Carbon credit trading is on the way

22 August 2001
More news

23 August 2001

Now that the British government has taken the first step towards a system of carbon trading, purchasers will have to be aware of what it means for the bottom line. David Arminas reports

With the government's announcement that it is to establish an emissions trading scheme by April 2002, carbon credits are destined to become as well-known - and as controversial - as the euro.

That carbon credits will make it to the shores of Britain long before the euro should be read by energy buyers as the official signal to move out of first gear on the climate change issue.

Buyers will need to become highly knowledgeable about the effect carbon credits can have on their company's bottom line. Failure to understand the trading of carbon credits could cost a company dearly in the long run.

All companies, whether large or small users of energy, are paying the climate change levy - a 15 per cent surcharge on energy consumption including electricity and gas. The goal is to get them to use less energy and so save carbon emissions that would otherwise have been thrown into the atmosphere by power stations.

"People are beginning to see the impact of the 15 per cent levy on the bills," said Ian Dobson, energy consultant and chairman of CIPS's energy committee. "Chief executives are saying 'hang on, this is a big hit'. And it's coming off the bottom line."

Major energy users designated as high polluters are particularly sensitive to the blow of a 15 per cent increase in energy costs. Energy buyers should be starting to field questions on how to save on this.

One way is to take advantage of a possible 80 per cent reduction in the climate change levy. In return for this, a company undertakes to reduce energy consumption (measured in a yet-to-be determined carbon unit) per tonne of manufactured goods, a percentage set according to its sector's major trade association's negotiation with the government. In other words, the company must become more energy efficient by 2010.

Milestones have been set every two years on the way, starting in 2003. A 10 per cent reduction in energy consumption can be broken down into 2 per cent savings per milestone. If you don't make the first milestone, you stand to lose the 80 per cent climate change levy reduction, costing the company hundreds of thousands, even millions, of pounds in back-dated levy charges.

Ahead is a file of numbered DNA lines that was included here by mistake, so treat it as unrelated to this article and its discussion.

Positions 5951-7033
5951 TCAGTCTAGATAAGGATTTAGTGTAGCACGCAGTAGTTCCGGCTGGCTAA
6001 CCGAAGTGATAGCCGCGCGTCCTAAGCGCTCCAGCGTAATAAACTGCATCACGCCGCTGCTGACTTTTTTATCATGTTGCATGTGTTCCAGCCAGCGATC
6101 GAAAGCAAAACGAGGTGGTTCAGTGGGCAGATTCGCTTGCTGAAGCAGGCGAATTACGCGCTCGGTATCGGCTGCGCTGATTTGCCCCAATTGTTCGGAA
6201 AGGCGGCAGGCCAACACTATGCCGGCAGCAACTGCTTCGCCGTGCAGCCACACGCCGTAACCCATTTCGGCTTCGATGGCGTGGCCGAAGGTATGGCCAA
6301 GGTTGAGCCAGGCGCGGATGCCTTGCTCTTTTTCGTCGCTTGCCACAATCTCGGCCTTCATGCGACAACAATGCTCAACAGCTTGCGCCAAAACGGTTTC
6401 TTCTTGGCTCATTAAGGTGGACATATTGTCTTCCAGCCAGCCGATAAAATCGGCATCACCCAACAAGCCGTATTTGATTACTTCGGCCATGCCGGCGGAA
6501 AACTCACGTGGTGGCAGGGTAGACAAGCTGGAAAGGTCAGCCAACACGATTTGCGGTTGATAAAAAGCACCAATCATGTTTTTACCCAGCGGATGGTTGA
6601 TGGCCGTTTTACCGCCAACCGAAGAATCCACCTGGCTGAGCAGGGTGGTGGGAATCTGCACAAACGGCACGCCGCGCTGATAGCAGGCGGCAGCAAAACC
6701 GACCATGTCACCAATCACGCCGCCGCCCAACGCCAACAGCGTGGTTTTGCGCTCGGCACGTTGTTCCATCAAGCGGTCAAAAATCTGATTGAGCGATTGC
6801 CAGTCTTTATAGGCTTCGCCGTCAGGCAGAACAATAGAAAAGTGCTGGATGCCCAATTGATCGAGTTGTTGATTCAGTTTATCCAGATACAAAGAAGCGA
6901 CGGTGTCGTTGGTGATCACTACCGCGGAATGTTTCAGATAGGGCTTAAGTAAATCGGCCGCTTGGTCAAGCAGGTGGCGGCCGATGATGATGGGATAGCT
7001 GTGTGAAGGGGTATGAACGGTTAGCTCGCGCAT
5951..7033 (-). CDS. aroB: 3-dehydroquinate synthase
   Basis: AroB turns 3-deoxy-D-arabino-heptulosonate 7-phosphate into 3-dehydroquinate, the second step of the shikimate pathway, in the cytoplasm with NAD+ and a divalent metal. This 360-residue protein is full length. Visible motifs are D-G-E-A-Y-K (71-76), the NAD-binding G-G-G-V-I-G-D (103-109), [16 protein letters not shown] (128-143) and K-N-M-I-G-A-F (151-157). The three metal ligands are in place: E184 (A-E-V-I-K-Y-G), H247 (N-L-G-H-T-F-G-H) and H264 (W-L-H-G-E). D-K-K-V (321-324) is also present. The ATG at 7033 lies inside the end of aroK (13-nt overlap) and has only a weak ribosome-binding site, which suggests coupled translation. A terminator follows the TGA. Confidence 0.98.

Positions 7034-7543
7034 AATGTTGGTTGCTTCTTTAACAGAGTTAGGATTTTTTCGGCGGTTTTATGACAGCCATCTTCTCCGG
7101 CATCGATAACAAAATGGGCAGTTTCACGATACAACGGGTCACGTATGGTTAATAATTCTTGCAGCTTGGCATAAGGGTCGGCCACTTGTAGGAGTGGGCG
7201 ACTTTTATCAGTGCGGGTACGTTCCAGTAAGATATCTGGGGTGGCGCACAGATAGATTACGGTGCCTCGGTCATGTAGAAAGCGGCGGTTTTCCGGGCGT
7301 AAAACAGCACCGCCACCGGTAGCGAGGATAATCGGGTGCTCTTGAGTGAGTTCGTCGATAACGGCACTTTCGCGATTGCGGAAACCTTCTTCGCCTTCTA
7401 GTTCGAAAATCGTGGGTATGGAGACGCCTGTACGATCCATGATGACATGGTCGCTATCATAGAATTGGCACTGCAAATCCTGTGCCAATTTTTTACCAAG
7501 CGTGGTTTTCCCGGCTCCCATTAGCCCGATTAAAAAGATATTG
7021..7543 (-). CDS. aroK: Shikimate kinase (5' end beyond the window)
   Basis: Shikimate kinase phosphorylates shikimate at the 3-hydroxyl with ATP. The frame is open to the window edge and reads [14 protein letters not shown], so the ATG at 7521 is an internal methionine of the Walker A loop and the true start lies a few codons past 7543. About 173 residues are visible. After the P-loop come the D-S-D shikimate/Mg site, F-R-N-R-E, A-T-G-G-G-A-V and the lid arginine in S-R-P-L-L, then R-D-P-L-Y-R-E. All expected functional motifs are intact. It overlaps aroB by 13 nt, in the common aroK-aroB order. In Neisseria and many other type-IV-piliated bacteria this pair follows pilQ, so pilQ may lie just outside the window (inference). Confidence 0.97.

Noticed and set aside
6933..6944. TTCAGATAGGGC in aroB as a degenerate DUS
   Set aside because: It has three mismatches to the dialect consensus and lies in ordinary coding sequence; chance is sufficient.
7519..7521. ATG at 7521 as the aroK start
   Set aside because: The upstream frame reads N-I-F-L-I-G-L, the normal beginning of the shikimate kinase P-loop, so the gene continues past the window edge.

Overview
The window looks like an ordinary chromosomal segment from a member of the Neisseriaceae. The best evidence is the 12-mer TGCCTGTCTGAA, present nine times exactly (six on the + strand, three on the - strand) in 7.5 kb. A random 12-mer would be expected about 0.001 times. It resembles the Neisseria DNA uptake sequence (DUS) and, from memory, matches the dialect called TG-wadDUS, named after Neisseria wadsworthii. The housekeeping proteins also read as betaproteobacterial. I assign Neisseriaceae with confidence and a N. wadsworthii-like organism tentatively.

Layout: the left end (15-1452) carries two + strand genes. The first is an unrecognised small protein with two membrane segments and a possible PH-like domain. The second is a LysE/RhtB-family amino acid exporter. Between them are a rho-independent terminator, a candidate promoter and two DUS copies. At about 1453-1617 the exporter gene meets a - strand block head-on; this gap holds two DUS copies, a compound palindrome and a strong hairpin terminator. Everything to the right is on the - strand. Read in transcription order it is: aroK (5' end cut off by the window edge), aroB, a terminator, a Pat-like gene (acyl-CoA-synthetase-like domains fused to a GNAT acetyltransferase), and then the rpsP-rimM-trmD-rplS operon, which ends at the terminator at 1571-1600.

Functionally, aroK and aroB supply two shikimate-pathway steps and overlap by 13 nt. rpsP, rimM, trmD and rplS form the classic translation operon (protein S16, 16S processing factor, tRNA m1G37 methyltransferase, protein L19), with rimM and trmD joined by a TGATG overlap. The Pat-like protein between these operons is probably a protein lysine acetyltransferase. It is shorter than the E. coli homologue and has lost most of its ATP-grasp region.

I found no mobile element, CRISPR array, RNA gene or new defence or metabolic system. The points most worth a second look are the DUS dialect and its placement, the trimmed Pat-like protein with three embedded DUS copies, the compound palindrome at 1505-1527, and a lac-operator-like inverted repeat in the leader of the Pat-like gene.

Purchasers at long-established manufacturers that are replacing ageing equipment are likely to reach the first and second milestones with ease. Energy efficiencies will be immediate with new, more efficient plant. But if a company is already efficient, the targets could be more difficult to hit. It may have to visit the carbon trading market to buy carbon units (called credits when sold on the market), which other companies have sold because they exceeded their targets.

One strategy is to reduce the risk of losing the 80 per cent levy reduction through missing a milestone. Purchasers might wish to exceed their target, thereby getting carbon credits to sell on the carbon trading market. This would make energy buying a profit-generating centre for the company.

But what if the company appears to be falling short of its second milestone and has sold off the carbon credits it gained by passing the first milestone? Will it have to return to the market to buy credits?

It is almost certain that there will be carbon trading times - for example, between January and March 2003 and then in 2005. Trading will be time-effective and the rates are likely to go up and down, a bit like currency on the money markets.

Some intricate number-crunching will have to be carried out by finance and procurement departments as milestones approach. Will it be less expensive to pay the levy as a result of a missing a milestone than to buy carbon credits? That is a question to which no one yet knows the answer, but one that procurement people will have to be prepared to debate.

The immediate concern for purchasers is not to underestimate the required co-operation among procurement, financial and engineering professionals. Foreknowledge of an impending missed milestone will be imperative in the carbon trading age.

With much at stake, we wait to see which company is first to designate a procurement professional its "carbon trader".


Calderbridge, Seascale
£52,518 - £64,233
London (Central), London (Greater)
£35,156 - £42,479 p.a. + £2,623 London Allowance + Pension
GPA Procurement
CIPS Knowledge
Find out more with CIPS Knowledge:
  • best practice insights
  • guidance
  • tools and templates